But after November... I think I would be exaggerating if I said I wrote 10,000 words. It's probably nothing close to that. Meaning I've written basically nothing for two whole months, which is a HUGE WASTE. Sometimes that happens, though. I have a really good stretch of productivity, and then... nothing. I keep calling it writer's block, but I really don't think it's that. Writing is intimidating, but not impossible. It's probably just laziness.

Laziness wouldn't bother me so much if I didn't feel I was on a timeline. You see, I'm moving to California in two months' time. And that friend I write with? She'll be in Minnesota. I know the internet is a wonderful invention with the ability to connect people across vast distances with the click of a button, but... it's soo much easier to collaborate when you're face-to-face. And we won't have that anymore. It's kind of a scary thought. Combined with the laziness, the distance could slow down our writing to, well, whatever is slower than the love-child of molasses and a tortoise. (Cannot even imagine what that would look like.)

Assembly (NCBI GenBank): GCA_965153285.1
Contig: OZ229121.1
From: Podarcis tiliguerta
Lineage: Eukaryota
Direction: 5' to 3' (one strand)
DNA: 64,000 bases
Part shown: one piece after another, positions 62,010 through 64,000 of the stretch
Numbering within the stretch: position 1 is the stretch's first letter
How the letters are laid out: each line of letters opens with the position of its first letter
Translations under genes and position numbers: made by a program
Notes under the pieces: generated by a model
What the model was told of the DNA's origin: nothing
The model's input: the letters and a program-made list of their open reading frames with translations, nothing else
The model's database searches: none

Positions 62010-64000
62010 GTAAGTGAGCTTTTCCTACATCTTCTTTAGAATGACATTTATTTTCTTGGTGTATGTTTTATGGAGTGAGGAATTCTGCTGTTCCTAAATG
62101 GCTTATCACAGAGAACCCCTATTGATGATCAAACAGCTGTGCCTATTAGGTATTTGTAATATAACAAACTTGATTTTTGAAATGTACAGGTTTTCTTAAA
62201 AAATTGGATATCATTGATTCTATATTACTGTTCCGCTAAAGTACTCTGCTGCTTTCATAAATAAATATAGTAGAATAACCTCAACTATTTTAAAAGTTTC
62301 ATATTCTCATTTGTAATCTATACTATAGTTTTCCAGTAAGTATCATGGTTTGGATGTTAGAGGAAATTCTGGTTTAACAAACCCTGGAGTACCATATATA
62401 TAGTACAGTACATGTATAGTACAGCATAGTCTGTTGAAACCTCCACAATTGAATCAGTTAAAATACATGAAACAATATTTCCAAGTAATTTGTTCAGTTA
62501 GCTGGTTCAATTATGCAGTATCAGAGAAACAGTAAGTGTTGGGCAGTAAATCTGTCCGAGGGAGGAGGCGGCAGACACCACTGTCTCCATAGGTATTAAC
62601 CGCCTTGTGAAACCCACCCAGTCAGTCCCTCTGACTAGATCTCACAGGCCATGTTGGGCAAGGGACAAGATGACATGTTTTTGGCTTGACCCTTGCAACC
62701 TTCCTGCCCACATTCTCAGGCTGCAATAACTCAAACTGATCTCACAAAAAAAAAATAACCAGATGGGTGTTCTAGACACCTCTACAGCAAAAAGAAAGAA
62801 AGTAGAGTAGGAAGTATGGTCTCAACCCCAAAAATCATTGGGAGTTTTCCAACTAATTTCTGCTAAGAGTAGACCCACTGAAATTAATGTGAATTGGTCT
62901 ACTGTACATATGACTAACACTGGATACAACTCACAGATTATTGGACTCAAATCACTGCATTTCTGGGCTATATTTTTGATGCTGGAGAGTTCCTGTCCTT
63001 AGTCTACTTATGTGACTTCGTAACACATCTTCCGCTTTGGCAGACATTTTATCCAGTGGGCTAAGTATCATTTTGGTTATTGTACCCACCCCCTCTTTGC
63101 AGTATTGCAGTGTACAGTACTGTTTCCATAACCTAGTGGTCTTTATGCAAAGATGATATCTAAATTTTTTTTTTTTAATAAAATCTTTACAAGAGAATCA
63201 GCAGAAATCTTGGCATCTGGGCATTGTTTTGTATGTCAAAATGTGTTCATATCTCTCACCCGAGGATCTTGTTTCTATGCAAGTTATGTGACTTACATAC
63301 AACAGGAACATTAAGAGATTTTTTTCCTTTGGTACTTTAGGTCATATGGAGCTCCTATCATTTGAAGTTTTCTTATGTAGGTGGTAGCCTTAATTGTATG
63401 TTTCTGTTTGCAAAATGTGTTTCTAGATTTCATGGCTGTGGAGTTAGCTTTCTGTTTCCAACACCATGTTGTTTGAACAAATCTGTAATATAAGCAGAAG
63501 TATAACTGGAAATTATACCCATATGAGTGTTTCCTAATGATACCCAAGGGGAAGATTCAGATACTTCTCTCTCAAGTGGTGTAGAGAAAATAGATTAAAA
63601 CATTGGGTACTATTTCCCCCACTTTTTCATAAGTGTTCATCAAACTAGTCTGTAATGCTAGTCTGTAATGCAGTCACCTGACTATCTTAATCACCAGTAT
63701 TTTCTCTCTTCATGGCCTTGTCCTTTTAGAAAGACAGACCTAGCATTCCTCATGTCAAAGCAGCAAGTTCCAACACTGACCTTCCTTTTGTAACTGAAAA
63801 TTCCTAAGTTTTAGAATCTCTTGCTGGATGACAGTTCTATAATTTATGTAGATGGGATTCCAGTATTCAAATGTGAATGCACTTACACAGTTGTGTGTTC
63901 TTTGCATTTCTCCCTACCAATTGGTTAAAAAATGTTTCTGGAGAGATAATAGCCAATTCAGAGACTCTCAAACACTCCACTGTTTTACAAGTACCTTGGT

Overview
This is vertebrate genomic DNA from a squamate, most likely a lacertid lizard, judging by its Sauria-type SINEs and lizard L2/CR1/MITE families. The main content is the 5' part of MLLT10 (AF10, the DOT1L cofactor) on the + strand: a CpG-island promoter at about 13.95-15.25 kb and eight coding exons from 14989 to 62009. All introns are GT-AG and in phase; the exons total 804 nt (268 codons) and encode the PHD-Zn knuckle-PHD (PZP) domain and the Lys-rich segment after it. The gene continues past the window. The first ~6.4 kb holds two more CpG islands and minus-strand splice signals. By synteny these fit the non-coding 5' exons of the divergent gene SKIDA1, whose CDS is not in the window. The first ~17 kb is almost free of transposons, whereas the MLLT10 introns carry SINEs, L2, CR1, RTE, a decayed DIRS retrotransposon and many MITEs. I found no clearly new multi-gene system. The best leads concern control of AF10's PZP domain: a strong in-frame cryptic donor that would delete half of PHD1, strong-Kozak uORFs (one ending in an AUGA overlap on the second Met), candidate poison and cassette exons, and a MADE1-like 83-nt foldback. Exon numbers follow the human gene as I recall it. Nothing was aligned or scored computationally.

If you need a little perspective on how slow our progress is sometimes, here you go:

In 2003 (junior high, for us), we started a Pirates of the Caribbean fanfiction entitled "Two Captains." (Yes, I am aware fanfiction is uber-nerdy, but hey, we were young 'uns at the time, so give us a break.)

We just finished said fanfiction in March of last year (2010, for those of you who didn't know.)



(If I were going to give us some credit, I would tell you that said fanfiction is over 180,000 words long and actually becomes a decent piece of writing as you get to the later chapters. But you wouldn't listen to me anyway, would you? You're still focused on how nerdy fanfiction is.)

(You know what? I don't care what you think. I still like fanfiction. Sometimes.)

I am terrified that our novel (which we have been brainstorming on for over seven years already) will turn into that fanfiction: this thing that hovers over our heads for years and years, gets done at the rate of about a page a month, never gets written, and never goes away. I DO NOT WANT THAT. I want to be a writer. I cannot think of anything else I would rather be, or even kind of want to be. But I cannot be a writer if I never get anything done!

I guess the whole point of this point of this post (rambling as it was) was to say that I NEED TO WRITE.

Which probably means that I should stop blogging and get to it, right?